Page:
Tagged: nativity

A child is born – sermon at Midnight Mass


Part of the crib at St Johns Caterham
Scene from the crib at S. John’s, Caterham Valley

Here we are once more waiting for the big event tomorrow. Here we are with the story of a new-born baby, of a young single mother, with questions being asked about who the father of her child is!

Well, when the big event finally arrives we won’t be disappointed. Yes, it’s no secret – it’s been in the papers – that the truth about the father of Hayley Slater’s baby will finally come out. Quite how Alfie Moon is going to explain this to his wife Kat should be interesting. The big event, of course, is the Eastenders Christmas special (Note: Eastenders is a British television soap). And one cannot help but wonder, if like me you watch Eastenders, how the future is going to turn out for the poor baby in the middle of all this as she grows up. If you don’t watch Eastenders you won’t have the slightest idea what I’m talking about!

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Hail Mary, full of grace


Luke 1.39-55

Well, it’s all over for another year, with people across the country wondering what on earth to watch on TV last night – we certainly were! Yes, a week ago yesterday Stacey Dooley and her partner Kevin Clifton were crowned Strictly Come Dancing (Dancing with the Stars outside the UK) champions for 2018, with Kevin shouting out live on air, “it’s a Christmas miracle.“

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Strike a light!


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Sermon for the Midnight Mass, on the prologue to John’s Gospel.

John 1.1-14

 “The light shines in the darkness, and the darkness did not overcome it.” (John 1:5)

In the beginning God had been very busy creating things. And it was tiring! So God said: Wow! I’m worn out. I’ve just created a 24-hour period of alternating light and darkness on Earth.

The angel said: What are you going to do now?

And God said: I think I’ll call it a day! Continue reading

How will the baby grow up?


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This is the sermon I preached at Midnight Mass. For those from abroad who may be puzzled at the references let me explain. Eastenders is one of the top television soap operas in the UK and the Mitchell family are one of its most famous – or notorious – families.

John 1.1-14

A baby is born. New parents with a tiny child. And at one level Mary and Joseph were no different from any other parents holding a new born baby in their arms. They must have had the same hopes, the same fears, the same questions. A scene repeated millions of times over thousands of years. And like so many parents, as they looked upon their baby, they must have wondered at some level – what kind of person will this baby grow up to be.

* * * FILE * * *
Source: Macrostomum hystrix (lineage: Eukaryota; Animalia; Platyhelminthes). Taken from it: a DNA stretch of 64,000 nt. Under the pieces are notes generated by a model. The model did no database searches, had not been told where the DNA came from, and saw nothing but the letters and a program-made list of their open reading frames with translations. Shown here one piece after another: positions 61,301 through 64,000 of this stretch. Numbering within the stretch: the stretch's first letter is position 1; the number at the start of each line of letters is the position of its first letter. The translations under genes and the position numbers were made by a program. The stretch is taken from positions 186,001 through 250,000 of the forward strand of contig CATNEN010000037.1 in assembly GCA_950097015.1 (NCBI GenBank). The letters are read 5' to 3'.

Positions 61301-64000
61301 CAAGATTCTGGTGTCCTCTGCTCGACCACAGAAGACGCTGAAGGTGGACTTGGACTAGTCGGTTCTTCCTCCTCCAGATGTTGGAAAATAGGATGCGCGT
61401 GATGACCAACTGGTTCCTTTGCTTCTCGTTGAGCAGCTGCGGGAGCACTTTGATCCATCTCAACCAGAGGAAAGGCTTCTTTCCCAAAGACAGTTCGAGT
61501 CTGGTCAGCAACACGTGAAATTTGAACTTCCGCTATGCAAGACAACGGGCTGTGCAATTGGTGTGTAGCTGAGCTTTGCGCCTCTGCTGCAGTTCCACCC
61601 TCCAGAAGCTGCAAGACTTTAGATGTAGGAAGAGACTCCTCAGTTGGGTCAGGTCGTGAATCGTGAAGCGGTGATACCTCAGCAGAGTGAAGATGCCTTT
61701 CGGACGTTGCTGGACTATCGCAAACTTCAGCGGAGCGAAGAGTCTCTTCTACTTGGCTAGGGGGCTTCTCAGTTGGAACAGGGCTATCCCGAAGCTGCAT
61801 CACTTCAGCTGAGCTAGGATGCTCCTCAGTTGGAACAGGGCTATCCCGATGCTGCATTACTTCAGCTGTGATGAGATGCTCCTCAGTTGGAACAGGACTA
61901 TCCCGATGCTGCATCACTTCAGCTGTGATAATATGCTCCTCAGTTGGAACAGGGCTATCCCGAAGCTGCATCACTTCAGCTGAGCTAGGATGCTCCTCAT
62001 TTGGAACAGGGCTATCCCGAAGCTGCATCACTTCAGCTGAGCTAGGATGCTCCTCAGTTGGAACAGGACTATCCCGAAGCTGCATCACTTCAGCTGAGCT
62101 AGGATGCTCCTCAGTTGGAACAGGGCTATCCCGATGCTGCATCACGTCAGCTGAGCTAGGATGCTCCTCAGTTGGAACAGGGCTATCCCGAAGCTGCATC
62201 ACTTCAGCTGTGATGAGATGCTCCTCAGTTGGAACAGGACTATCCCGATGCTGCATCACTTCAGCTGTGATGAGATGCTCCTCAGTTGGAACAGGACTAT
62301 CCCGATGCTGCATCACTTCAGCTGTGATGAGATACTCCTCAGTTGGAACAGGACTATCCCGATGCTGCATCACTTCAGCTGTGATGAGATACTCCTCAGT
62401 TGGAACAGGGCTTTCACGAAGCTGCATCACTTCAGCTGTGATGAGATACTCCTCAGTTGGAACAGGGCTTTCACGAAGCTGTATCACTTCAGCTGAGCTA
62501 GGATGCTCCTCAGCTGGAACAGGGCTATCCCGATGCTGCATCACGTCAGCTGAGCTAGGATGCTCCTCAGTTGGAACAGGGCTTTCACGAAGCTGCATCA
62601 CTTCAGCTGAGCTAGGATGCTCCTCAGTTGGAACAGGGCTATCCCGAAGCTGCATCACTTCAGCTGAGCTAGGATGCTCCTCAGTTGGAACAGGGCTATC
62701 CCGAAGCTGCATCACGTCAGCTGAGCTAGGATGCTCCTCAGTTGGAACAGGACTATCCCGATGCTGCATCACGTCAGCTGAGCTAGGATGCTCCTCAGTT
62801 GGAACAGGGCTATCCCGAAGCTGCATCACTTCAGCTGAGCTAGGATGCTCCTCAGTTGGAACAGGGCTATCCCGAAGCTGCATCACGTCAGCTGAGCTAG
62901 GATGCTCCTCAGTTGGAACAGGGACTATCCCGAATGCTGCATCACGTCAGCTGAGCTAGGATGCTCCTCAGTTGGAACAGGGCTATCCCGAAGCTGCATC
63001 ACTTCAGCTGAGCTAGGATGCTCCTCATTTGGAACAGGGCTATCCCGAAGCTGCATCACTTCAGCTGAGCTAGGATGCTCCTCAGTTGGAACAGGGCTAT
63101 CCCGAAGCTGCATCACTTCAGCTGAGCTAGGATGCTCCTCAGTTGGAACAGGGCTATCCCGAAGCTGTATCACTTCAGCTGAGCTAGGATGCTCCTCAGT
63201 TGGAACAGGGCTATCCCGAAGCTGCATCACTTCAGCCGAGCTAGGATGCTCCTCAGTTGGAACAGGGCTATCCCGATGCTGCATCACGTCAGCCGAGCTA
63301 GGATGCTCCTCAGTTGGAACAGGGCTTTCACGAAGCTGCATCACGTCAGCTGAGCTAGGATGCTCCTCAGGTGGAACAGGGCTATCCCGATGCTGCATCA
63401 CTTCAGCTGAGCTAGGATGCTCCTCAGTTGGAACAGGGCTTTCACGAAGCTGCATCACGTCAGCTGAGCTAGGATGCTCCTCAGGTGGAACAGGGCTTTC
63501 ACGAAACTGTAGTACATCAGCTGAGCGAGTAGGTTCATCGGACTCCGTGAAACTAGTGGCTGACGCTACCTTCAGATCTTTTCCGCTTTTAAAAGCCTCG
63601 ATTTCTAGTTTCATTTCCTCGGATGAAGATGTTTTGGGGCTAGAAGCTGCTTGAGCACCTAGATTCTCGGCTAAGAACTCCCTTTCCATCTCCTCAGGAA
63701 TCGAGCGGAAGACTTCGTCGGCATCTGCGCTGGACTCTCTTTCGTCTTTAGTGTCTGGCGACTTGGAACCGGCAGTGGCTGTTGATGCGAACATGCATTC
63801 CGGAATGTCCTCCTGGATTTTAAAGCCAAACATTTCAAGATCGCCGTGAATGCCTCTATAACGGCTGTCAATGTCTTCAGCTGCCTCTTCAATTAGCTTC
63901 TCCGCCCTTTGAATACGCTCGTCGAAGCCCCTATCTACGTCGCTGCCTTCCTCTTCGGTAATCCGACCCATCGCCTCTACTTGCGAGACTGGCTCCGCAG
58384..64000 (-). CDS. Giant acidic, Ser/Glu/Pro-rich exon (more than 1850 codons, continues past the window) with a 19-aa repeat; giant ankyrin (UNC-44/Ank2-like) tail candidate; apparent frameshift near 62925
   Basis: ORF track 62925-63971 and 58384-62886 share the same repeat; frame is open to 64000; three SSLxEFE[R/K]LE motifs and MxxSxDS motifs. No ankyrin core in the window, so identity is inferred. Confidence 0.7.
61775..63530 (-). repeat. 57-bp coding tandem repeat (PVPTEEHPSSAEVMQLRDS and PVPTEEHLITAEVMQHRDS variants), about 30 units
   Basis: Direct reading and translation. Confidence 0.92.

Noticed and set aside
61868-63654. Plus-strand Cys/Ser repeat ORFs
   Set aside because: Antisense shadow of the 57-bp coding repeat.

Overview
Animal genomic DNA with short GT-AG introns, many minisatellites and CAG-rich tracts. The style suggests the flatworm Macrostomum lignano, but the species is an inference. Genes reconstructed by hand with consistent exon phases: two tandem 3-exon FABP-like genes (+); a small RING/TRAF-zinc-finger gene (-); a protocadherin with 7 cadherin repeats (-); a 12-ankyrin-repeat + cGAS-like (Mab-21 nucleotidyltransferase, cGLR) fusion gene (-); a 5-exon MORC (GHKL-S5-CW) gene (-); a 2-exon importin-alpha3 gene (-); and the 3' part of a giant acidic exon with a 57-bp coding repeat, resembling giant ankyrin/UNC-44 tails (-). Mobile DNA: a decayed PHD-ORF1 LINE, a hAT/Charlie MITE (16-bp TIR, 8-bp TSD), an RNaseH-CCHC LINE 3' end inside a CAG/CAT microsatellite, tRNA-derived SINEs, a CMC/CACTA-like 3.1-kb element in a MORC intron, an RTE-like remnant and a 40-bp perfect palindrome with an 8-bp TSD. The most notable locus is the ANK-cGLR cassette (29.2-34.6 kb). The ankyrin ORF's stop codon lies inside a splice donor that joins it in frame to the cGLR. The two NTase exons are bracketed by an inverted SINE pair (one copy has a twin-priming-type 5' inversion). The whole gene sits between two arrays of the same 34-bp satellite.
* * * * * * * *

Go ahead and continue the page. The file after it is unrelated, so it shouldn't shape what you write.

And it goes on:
Every parent has been there. As you look upon your new child and wonder what the future holds for them, what can you expect? What will they be like as they grow up? What kind of person will they grow into? What will they achieve in life?

Well – I’ve done a survey of a typical area of London and looked at how children turn out when they grow up. The typical area of London I’ve chosen for this survey is Albert Square in Walford, to be exact. For those of you who don’t know where Albert Square is, it’s where the people from Eastenders live. Continue reading

You can’t always get what you want


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The holy family

The gospel reading for the fourth Sunday of Advent tells us of Joseph’s dream about Mary’s expected baby. Joseph – and Mary for that matter – must have been a little perturbed about this somewhat surprise gift from God of a baby. Here’s what I said in my sermon.

Matthew 1.18-end

You can’t always get what you want sang the Rolling Stones. I sometimes think they might have been singing about Christmas presents. They also sound a bit like my mother when I was growing up, and I wonder how many parents will be saying that to their children this Christmas. The problem with Christmas presents though isn’t just that you can’t always get what you want but that too often you do get what you don’t want!

Christmas will soon be over. And we’ll be counting the cost of all those unwanted Christmas gifts. Continue reading

Christmas Day – the sermon from Midnight Mass


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We had a really full church for Midnight Mass this year. As always, the gospel reading was the wonderful prologue of Saint John’s gospel.

John 1.1-14

On Christmas Day in 1977 over half the population of the United Kingdom did exactly the same thing at the same time. 28 million 835 thousand of us in this country sat down to watch the same television programme at the same time on Christmas Day. And it wasn’t the Queen’s speech! It was …….any guesses I wonder? It was the Continue reading

4th Sunday of Advent – and what I said about the Blessed Virgin Mary


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The gospel reading for the 4th Sunday of Advent this year was Luke’s account of the Annunciation, the visit of the archangel Gabriel to Mary to announce the forthcoming arrival of a special child. Here’s what I said.

Luke 1.26-38

History is full of ‘What ifs’. What would have happened if particular events had turned out differently. What would have happened if people – world leaders, influential office holders – had made different decisions? What would the world look like today?

In a week that has seen the announcement of the first woman bishop in the Church of England it is interesting to reflect that if a particular person had, at some point in the past, said ‘yes’ instead of ‘no’ the announcement would not have been made. And if you’re wondering who I mean then let me explain. Continue reading